I'm working on a C++ project to read button presses via GPIO pins from the Gumstix board and am running into some issues.  As I understand it, there are two different ways to read GPIO lines: 1.) reading through an API, or 2.) standard filesystem commands like cat and echo.  We are currently using filesystem commands.

So far, I've just been trying to read the pins on the commandline via, for example, 'cat /sys/class/gpio/gpioN' where N is the GPIO number.  As I understand it, this gpio directory lists all the GPIO pins that have been 'exported' by the kernel to userspace.  However, if I export other GPIOs, I can't seem to successfully read them.  Is there a way to change the configuration of the kernel to make more GPIO pins available?  Could the kernel be reserving certain pins for other uses so I can't actually read button presses with them?  Am I just making this more complicated than it needs to be?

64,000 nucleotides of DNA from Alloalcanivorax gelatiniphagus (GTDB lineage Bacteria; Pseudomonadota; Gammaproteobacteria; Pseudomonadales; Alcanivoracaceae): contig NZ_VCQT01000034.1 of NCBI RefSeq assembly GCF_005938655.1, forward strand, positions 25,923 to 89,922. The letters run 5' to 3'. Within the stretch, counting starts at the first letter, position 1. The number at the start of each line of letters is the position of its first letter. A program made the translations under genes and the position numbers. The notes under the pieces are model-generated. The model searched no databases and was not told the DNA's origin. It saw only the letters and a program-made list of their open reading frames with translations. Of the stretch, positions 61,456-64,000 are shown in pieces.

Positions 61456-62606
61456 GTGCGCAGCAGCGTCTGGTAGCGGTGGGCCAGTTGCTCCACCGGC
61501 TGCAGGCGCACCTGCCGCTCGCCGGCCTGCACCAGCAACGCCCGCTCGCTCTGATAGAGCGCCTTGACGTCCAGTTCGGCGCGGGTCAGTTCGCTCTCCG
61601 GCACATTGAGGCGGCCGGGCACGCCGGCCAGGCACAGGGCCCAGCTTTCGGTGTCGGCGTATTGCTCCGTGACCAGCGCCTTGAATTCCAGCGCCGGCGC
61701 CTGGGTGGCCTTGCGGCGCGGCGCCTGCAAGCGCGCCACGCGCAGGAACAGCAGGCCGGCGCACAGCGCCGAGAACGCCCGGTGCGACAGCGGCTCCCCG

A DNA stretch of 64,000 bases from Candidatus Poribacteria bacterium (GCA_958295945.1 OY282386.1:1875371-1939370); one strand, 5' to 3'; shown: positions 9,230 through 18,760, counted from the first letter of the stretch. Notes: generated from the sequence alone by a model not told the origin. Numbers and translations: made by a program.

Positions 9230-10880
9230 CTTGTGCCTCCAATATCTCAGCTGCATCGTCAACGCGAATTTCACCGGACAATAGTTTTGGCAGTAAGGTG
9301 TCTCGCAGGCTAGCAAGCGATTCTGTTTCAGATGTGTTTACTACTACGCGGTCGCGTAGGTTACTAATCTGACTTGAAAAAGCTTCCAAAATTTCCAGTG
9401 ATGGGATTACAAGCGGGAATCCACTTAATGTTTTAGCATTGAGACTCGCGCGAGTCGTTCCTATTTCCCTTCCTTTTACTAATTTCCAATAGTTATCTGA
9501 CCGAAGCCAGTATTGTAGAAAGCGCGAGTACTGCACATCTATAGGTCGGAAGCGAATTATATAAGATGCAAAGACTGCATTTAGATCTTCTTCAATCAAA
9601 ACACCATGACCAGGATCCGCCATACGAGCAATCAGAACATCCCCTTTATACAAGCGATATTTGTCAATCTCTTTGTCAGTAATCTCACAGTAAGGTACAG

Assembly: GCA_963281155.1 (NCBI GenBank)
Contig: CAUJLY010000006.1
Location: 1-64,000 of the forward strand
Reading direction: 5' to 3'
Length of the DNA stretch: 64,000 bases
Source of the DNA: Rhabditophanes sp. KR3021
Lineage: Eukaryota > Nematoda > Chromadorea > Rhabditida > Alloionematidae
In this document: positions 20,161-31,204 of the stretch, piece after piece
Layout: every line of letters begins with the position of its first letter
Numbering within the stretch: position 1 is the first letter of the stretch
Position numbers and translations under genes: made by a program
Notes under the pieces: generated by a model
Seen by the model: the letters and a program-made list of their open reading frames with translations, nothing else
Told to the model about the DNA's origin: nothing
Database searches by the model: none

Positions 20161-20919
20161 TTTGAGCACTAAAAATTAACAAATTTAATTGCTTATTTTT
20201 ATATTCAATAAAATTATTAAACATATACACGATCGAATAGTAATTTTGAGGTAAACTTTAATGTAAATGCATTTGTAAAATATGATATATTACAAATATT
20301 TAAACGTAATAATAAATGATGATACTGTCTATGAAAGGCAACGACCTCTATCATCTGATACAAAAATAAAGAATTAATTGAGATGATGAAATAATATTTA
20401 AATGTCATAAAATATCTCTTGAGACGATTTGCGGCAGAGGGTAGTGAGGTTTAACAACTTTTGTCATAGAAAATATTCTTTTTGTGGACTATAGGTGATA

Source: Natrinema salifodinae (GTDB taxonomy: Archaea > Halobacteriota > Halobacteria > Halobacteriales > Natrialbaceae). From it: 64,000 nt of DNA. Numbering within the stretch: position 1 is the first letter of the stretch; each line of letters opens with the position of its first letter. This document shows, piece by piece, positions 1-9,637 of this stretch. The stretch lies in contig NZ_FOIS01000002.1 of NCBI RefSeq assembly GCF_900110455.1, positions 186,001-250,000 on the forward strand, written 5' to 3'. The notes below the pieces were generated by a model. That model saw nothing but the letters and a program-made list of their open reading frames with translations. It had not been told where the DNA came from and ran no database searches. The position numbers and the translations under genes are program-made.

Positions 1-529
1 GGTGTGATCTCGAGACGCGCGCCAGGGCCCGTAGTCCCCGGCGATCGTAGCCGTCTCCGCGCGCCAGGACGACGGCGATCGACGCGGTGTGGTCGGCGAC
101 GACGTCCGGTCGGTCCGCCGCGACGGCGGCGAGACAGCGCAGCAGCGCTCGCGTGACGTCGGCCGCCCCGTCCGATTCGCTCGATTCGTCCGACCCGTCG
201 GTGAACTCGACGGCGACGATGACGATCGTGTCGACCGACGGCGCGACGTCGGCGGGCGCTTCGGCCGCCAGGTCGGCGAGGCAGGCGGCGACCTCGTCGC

The Gumstix board is mounted on a summit board, which has a 40-pin connector as referenced at http://www.gumstix.net/Hardware/view/I/O-connectors-cabling/Gumstix-Summit-board-40-pin-header-SV1/112.html.

However, the GPIO pins listed on that chart don't match the GPIO pins that exist in /sys/class/gpio when I boot the system.  For example, GPIO114 exists in the filesystem, but GPIO171 does not.  If I attach a button to the pins for GPIO114, the button appears to work (gpio114/value changes between 0 and 1).  I can 'echo 171 > export' to gain access to GPIO 171, but when I read the value of that pin via 'cat gpio171/value' it always stays at 0 whether the attached button is pressed or not.

Any thoughts?